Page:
Yuzuru Hanyu Had an Absolutely Perfect Olympic Performance Yesterday
During the short program portion of the men's figure skating competition last night, Japan's Yuzuru Hanyu made Olympic history. Stringing together a huge quadruple toe loop to open the program and his triple lutz-triple toe combination, Hanyu is the first figure skater ever to score above the coveted 100-point threshold — he earned a final score of 101.45 in a routine that felt absolutely perfect.
"I was so surprised with my score," Hanyu said. "I didn't know I got over 100."
A combination of speed on the ice, height off the ice, tight spins and total conviction to ever move resulted in a routine that, even to the untrained eye, looked far above most of the other competitors.
"For Yuzuru, that was perfection," said his coach, Brian Orser. "That's as good as it gets."
Hanyu's routine gives him a 4-point lead over three-time world champion Patrick Chan of Canada who finished with a 97.52. Spain's Javier Fernandez was third with 86.98. These scores will be combined with Friday's free skating scores to determine the medal winners, so although Hanyu's 101.45 point routine was spectacular, he still has some work to do.
"Four points in singles men's is not much," Chan said. "I like being in second. I like being in the chase. It's exciting to me."
And unless there's a major shake-up in the standings, history could be made in another way with the final results — no man from an Asian nation or Canada has ever won Olympic gold in figure skating, and Spain has never won any Olympic medal in figure skating. Based on the current standings, at least one of those things could change.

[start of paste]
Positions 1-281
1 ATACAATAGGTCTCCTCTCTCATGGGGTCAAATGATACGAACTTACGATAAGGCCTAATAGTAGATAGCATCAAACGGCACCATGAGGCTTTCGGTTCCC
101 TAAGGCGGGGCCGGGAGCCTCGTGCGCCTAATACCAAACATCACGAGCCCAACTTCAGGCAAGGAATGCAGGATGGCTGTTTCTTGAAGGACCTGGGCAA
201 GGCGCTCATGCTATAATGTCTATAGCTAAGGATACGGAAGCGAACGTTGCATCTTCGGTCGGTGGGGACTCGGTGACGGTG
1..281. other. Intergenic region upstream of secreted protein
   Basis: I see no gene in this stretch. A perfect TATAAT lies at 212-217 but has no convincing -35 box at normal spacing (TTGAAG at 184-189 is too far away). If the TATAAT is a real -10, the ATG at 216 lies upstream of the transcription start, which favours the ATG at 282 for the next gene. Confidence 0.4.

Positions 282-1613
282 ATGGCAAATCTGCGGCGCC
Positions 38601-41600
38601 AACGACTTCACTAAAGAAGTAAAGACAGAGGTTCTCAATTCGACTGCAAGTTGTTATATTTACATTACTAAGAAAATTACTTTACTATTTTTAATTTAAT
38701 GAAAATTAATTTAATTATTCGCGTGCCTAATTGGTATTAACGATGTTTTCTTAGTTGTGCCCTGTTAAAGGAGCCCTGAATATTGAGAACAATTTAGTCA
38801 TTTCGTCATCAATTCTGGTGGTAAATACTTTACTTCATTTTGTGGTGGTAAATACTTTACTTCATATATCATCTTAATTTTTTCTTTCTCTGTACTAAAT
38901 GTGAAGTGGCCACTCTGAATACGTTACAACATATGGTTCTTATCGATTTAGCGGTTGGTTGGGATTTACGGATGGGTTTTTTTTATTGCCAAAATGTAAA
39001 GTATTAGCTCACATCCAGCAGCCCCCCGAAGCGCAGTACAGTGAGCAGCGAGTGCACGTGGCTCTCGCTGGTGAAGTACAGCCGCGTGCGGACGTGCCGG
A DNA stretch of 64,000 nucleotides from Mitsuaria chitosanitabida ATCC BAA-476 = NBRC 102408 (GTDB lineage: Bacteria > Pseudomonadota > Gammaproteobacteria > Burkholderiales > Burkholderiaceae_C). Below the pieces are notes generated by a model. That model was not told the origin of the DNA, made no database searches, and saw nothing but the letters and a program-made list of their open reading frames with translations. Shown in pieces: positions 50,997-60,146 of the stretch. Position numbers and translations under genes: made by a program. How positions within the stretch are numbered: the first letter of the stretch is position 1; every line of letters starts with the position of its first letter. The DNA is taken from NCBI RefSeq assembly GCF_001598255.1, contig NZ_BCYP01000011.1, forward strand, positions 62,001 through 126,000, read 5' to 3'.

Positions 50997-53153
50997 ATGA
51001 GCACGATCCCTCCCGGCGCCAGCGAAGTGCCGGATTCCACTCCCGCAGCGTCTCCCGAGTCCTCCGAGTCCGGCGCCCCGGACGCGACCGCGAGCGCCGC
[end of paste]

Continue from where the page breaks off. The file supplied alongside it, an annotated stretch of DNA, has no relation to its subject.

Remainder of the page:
Russia's Evgeni Plushenko, a long-time favorite and highly decorated skater, withdrew from the competition due to insurmountable injuries and later announced his official retirement. When his named was called to compete, Plushenko stepped onto the ice, waved to his home crowd and then withdrew.
"Today in the morning, I can't jump … but I said to myself, 'Evgeni, you must skate. You must. You need two more days, the short and the long program,'" Plushenko said. "And I came on the warm-up and … I felt it, like knife in the back.
"I think it's God saying, 'Evgeni, enough. Enough to skate. You did a lot of figure skating,'" Plushenko added.